The residents of Clay County gained national attention over the summer when it was announced the county’s new Shannon Wind Farm would power Facebook’s new billion-dollar Fort Worth data center 100 miles to the southeast.
Five months later, he said that’s no longer the case.
“It has been diminished a bunch by the actions of this group,” Liggett said. That group, Clay County Against Wind Farms, has been having meetings to raise awareness about two new proposed wind farms in the county just east of Wichita Falls.
With an estimated population of 10,370, Clay County maintains a rural feel, and rancher Forrest Baldwin wants to keep it that way.
“What we're trying to do is get folks that might be interested in wind turbines to stop and think about it a little bit,” said Baldwin, whose family owns the 7,000-acre Sanzenbacher Ranch near Henrietta, established in 1873.
“Are we really going to fundamentally transform the county from this rural setting that you see to more of an industrial type complex, and I think the majority of people now are saying, ‘No that's not what we want,’ ” Baldwin said.
To him, wind farms are a blight for several reasons, among them: They ruin the rural skyline, hurt land values and reduce the acreage used for agriculture.
On a recent visit, Baldwin, his ranch manager and a team of cowboys were branding cattle and inoculating the herd. The scene has played out here for generations — except the cowboys use electronic tags now instead of branding irons.
Baldwin, who splits time between the ranch and a home in Dallas, said he loves the untouched feel of the ranch.
“It’s 100 miles apart and two completely different worlds, and we want to keep it that way,” Baldwin said.
Some people still interested
A few miles to the southwest, Jimmy Horn has a dramatically different view on wind farms.
His company, Horn Wind Energy, helped develop the new 119-turbine, 204-megawatt Shannon Wind Farm, now operated and partly owned by Alterra Power Corp. of Canada.
During a tour of the wind farm, Horn shows off the turbines on his ranch. Horn has no problems with the wind turbines and plans to eventually build a home on the ranch, not far from his parent’s home. He currently splits time between Windthorst and his home in Austin.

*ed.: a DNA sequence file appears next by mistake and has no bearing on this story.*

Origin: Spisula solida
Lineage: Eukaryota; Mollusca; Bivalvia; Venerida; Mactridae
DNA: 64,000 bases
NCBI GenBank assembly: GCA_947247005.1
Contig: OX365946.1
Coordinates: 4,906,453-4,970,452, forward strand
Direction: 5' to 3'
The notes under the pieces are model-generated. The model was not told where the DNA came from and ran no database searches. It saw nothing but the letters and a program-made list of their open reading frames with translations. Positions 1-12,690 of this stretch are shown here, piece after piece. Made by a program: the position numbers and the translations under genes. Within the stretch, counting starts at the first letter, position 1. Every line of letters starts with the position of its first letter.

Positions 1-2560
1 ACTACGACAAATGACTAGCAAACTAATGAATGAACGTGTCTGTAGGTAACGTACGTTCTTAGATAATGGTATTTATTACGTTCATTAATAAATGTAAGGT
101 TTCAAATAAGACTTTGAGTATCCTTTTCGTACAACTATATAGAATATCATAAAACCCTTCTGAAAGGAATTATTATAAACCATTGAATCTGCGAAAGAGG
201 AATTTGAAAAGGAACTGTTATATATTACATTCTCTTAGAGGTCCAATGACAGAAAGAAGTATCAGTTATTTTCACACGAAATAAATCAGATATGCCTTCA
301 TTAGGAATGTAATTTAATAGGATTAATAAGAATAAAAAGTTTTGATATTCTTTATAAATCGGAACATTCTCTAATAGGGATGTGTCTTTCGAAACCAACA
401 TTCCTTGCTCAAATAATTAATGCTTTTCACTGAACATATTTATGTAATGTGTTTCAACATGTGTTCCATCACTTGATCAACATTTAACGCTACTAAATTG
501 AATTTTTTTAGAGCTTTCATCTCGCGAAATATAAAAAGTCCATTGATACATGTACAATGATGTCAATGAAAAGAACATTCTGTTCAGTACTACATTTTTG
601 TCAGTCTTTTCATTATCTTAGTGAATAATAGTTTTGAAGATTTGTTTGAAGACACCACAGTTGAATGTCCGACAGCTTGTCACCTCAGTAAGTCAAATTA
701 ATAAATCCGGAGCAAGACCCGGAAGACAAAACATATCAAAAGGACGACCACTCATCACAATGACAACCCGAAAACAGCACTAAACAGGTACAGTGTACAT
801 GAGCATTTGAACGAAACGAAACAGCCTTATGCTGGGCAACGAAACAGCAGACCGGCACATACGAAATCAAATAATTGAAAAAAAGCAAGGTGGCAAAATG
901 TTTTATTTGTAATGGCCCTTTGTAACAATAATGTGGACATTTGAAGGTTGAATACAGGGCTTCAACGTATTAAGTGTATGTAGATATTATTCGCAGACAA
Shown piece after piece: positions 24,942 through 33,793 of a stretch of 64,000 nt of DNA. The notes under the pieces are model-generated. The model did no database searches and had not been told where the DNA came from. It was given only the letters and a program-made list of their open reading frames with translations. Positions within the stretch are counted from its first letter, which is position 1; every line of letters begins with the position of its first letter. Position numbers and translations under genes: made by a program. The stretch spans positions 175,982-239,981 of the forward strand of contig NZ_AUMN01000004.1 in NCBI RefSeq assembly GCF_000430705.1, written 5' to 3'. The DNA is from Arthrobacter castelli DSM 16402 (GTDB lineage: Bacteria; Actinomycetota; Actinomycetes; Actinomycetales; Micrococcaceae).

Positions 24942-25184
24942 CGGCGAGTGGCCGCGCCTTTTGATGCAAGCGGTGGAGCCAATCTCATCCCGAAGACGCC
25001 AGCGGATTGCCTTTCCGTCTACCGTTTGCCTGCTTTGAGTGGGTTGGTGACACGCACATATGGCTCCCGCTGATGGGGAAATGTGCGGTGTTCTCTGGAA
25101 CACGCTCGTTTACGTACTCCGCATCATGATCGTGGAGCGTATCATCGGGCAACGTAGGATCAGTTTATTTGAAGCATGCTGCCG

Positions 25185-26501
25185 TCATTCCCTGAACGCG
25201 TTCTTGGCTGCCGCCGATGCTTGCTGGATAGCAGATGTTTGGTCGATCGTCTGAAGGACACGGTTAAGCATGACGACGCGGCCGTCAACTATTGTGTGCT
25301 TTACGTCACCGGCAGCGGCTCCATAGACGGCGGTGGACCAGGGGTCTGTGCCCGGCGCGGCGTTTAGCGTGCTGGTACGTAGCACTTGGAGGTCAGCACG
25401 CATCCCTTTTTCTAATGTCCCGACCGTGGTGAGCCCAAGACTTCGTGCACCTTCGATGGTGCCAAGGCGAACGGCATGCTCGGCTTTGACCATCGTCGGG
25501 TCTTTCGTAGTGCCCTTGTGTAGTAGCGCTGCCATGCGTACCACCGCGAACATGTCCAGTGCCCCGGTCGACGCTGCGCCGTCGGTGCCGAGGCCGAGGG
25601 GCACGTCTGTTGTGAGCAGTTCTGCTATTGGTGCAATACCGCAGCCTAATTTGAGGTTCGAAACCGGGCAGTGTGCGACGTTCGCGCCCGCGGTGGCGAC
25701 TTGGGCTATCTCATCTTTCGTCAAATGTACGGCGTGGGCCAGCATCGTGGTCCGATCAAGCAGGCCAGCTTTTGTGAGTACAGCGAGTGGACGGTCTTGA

The idea for two new wind farms originated with landowners, Horn said. Landowners were interested in wind farms near Byers and Petrolia, not far from the Red River, as well as near Bluegrove in the central part of the county.
“The anti-wind farm folks say how can you do that your neighbor,” Horn said. “The landowners I’m dealing with would ask why would a neighbor try to tell them what they can or cannot do with their own property.”
The landowners originally contacted Liggett, who in turn reached out to Horn.
Liggett’s involvement has drawn criticism from residents who view it as a conflict of interest. Liggett said he is working as a land man for Horn Wind Energy and has called many of the landowners to see whether they would be interested in having turbines on their property.
If a tax abatement for either project comes before Clay County commissioners, Liggett said he would recuse himself from the vote as required by law. The Shannon Wind Farm received a tax abatement from Clay County.
For now, Liggett isn’t sure whether the wind farms will ever happen.
“Some people are still interested,” Liggett said. “I think there's a good bit of intimidation with residents concerned about ‘what my neighbor would say.’ ”
Horn remains optimistic that one or both of the wind farms will eventually get built.
“The only thing that would slow it down is a fatal flaw that says those places aren’t right for wind farms or changes in the federal tax credits,” Horn said.
But he acknowledges a county tax abatement would help the project.
“Our goal is not to proceed without a tax abatement,” Horn said. “There’s a chance we might go ahead if we don’t have one. They have been built without them before.”